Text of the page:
Friday, February 19, 2010

Ceding to the Idiots

Q: What do the following have in common: Evan Bayh, The Voluntary Human Extinction Movement (VHEM), and expert chowhounds who bail from the discussion because too many know-nothings come around?

A: By taking themselves (or, in the case of the VHEM, their genetic material) out of the running, they cede everything to the idiots, much exacerbating the problem.

It's a bug in the human operating system: When things get dumb, conscientious people bail, leaving behind an ever-greater proportion of dumbness. By contrast, the idiots, who inherently act from a less high-minded position, always stick around. In fact, they're nearly impossible to remove (dogged tenacity being one hallmark of the sort of idiot who exasperates the high-minded into quitting).

Giving up may seem to make sense in the narrow view. Yes, Congress is ridiculously, unendurably beset by partisan strife, so moderates feel a strong compulsion to recoil and leave. Unconscientious human beings are destroying the planet, so the conscientious choose not to reproduce. And postings about Cheesecake Factory on Chowhound make serious eaters want to bolt. But this reflex leads to extremely short-sighted behavior.

We often hear the phrase "It's what you make it", cried, usually in vain, by the few who understand how things really work. Having grown utterly passive and consumptive in our outlook, we forget that we, as individuals, are part of the picture, not external observers. Life isn't happening on TV. We're actually a part of it all, making things happen. Our actions have ramifications; what we do, how we vote, what we support, what we buy - all these little individual decisions - determine absolutely everything. When the pineapple, perturbed by an over-abundance of coconut, opts out of the piña colada, it leaves behind a completely coconutty piña colada! We vote with our feet, and everything truly is what we make it. When we leave, we haven't switched a channel on our end; we've left a palpable vacuum in the real world.

It should be noted that this human blind spot sometimes works in the converse. Consider, for examle,people who keep picking up and moving farther and farther away from it all to escape suburban sprawl...never realizing that in so doing they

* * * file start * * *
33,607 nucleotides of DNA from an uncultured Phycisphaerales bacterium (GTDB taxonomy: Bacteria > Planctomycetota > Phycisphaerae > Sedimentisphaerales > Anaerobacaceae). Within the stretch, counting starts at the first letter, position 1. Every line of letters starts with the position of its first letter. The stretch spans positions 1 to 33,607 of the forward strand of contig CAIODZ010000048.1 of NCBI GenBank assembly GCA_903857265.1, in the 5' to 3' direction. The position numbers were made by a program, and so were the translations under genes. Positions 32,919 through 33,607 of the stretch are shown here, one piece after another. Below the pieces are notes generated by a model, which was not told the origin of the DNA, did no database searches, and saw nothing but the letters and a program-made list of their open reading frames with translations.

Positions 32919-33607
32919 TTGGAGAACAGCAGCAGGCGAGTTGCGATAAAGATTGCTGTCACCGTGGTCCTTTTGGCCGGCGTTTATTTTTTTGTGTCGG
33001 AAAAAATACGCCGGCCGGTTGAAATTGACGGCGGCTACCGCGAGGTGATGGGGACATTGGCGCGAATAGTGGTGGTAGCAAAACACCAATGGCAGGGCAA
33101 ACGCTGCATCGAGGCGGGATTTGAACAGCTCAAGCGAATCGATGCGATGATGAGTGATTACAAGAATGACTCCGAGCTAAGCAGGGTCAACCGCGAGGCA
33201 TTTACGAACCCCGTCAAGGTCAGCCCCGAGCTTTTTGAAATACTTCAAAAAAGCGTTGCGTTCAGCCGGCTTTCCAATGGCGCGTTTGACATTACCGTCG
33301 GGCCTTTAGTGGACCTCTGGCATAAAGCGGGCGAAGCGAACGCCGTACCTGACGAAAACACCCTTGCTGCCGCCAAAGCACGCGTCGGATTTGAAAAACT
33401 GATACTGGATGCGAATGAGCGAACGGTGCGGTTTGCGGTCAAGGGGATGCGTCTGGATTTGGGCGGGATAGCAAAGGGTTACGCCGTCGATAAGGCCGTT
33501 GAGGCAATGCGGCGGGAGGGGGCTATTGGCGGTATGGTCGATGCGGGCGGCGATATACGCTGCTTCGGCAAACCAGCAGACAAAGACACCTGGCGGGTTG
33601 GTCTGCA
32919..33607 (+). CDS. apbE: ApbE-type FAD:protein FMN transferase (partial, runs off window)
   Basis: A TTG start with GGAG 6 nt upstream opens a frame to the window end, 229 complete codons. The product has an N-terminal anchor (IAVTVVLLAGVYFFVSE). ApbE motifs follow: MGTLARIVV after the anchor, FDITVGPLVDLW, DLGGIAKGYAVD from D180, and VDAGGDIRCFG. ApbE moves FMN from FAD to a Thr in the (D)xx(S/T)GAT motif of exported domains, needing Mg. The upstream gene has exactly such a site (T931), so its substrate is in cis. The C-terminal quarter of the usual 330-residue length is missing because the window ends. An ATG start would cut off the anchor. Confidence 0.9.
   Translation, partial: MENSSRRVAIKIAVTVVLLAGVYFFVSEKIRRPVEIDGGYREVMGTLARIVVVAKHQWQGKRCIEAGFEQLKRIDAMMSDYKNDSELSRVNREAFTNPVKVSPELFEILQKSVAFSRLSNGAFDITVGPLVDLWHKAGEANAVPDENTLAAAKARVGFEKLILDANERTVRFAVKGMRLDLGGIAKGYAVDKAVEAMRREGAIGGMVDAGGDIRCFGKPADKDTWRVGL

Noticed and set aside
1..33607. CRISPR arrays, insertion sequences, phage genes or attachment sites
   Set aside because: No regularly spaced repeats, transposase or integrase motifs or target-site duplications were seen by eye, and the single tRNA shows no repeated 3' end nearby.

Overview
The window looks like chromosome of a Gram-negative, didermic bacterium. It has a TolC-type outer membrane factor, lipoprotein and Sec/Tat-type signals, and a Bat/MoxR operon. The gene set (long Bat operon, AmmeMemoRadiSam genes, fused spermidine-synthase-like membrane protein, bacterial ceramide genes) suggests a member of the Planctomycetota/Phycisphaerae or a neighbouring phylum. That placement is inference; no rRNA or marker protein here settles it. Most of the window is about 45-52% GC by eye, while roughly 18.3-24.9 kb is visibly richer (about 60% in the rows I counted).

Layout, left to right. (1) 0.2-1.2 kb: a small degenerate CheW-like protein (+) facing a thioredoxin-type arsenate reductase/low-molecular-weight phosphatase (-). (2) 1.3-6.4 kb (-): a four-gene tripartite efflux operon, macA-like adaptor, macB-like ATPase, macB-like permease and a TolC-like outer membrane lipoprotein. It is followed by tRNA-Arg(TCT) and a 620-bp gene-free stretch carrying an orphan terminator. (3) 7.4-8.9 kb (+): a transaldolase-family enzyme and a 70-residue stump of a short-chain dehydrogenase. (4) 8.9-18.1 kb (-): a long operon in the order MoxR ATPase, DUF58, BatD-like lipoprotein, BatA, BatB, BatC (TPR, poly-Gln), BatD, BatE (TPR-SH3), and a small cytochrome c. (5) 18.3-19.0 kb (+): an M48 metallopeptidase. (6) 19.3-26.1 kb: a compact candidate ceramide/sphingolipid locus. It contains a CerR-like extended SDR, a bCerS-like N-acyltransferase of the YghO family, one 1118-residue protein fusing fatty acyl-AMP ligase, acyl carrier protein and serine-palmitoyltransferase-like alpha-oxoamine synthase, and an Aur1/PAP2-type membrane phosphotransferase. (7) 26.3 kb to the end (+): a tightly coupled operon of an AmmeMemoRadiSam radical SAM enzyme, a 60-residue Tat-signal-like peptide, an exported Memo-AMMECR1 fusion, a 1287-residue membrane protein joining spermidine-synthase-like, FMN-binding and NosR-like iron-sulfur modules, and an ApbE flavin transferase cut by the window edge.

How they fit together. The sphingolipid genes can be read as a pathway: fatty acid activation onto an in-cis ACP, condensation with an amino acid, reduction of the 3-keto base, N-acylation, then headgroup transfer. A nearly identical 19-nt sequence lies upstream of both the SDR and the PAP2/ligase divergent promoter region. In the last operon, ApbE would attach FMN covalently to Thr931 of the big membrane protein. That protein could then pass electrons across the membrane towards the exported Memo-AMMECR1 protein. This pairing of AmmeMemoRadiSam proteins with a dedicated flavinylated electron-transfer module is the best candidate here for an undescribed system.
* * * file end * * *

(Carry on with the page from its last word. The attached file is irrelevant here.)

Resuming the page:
are the suburban sprawl.

The blind spot needs to be illuminated. We need politicians, like Evan Bayh, who see how wrong things are going. By checking out, he lessens hope. Similarly, if environmentalists fail to pass forward their concern - and their genetic propensity to be concerned - then there's less hope. Same when food experts leave a food discussion, ceding to the less expert. Less hope. When the pineapple storms out of the piña colada, the result is pure coconut juice.

The less moderate, less conscientious, less high-minded people always prevail. There is, alas, no symmetry here, though. Partisan congressional pinheads, callous anti-environmentalists, and mindless eaters have no compunction about anything, so they're not going anywhere. Assholes stick around!

The fallout? Look around you, and you'll notice an awful lot of decent good people (mostly quietly aggravated) and a small minority of loud idiots (mostly highly geared up). So, which side seems to be prevailing? And what about those vast hordes of people - nearly half the country - who decline to vote in national elections? Why did they pull out of the process? In most cases, blame the same spirit of disgust that disenfranchised Evan Bayh.

The pushiest loudmouths always win.

Here are some observations about the Evan Bayh situation from Robert Reich (thanks to Barry Strugatz).

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